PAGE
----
Cannabis sativa : The botanical name for the hemp (marijuana) plant.
Dopamine: Brain chemical responsible for causing feelings of reward.
Glaucoma: An eye disease that seems to be helped by the main psychoactive compound in marijuana.
Hashish: A more potent form of marijuana that comes from the flower clusters and top leaves of the female hemp plant.
Prohibition: Eighteenth Amendment to the U.S. Constitution that prohibited the use and sale of alcohol.
Psychoactive drugs: Drugs that contain chemicals that effect the mind or behavior.
Tetrahydrocannabinol (THC): The main psychoactive compound in marijuana.
The effects of marijuana on a user change dramatically as the dosage increases. Taken at low doses, marijuana tends to make a user drowsy and relaxed. The user may also feel a general sense of well-being. As the dose increases, a user may experience an altered sense of time and awareness, and may have difficulty completing thoughts and taking part in conversation. A user's sense of balance and short-term memory (remembering very recent events or from one moment to the next) may also be affected. At higher doses, severe psychological disturbances can take place, such as paranoia, hallucinations, and panic attacks.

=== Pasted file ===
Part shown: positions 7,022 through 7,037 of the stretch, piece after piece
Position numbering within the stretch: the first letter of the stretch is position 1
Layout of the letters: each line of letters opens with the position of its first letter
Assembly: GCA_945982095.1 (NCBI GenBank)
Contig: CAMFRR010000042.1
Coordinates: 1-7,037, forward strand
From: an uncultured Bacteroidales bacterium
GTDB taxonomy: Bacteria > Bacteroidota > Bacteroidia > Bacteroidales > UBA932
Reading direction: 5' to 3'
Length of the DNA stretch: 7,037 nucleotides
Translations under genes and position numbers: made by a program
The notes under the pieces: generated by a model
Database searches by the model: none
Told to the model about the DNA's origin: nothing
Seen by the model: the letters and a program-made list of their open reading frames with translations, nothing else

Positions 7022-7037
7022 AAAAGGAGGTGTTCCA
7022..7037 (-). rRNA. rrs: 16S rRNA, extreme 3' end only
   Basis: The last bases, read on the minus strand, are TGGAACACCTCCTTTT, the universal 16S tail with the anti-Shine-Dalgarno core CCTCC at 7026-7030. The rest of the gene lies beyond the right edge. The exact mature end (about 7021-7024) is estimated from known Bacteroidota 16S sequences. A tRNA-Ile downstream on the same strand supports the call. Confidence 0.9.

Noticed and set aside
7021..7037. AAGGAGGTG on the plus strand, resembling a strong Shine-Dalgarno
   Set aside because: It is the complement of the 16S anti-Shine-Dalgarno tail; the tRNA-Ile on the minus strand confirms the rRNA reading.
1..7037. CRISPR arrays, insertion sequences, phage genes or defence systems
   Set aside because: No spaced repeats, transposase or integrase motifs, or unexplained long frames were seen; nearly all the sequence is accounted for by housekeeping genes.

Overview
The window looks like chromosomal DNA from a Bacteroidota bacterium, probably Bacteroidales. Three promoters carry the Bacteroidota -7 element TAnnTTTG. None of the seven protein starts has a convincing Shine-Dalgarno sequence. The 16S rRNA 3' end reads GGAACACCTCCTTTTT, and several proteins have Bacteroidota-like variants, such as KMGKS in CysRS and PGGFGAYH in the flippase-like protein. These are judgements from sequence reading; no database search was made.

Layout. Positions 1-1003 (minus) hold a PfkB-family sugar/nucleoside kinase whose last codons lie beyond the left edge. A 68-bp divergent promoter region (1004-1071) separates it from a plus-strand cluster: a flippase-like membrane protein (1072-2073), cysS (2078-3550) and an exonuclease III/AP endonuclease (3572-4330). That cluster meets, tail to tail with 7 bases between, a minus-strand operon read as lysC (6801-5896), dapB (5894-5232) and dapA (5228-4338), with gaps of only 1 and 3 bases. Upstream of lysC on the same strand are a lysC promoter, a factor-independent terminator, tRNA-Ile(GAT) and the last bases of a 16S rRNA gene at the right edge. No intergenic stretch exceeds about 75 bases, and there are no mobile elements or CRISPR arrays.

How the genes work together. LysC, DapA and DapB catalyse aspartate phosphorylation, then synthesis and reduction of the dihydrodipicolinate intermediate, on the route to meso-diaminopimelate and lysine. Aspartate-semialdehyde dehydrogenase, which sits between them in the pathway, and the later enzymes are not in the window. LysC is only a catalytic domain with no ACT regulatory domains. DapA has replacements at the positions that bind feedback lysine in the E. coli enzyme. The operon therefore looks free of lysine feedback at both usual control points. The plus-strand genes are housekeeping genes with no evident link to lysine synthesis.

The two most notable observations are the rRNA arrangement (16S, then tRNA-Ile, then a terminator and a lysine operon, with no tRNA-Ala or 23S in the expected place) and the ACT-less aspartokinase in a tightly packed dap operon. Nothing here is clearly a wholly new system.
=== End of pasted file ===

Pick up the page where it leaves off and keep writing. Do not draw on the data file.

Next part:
Marijuana affects the cardiovascular system by increasing heart rate and dilating (expanding) blood vessels in the eyes. Difficulty in coordinating body movements and pains in the chest may be other effects of the drug. Scientists believe that long-term use of marijuana damages the lungs in a manner similar to tobacco smoking.
Scientific studies released in mid-1997 indicate that people who smoke large amounts of marijuana may experience changes in their brain chemistry. These changes are similar to those seen in the brains of people who abuse addictive drugs such as heroin, cocaine, nicotine, and alcohol.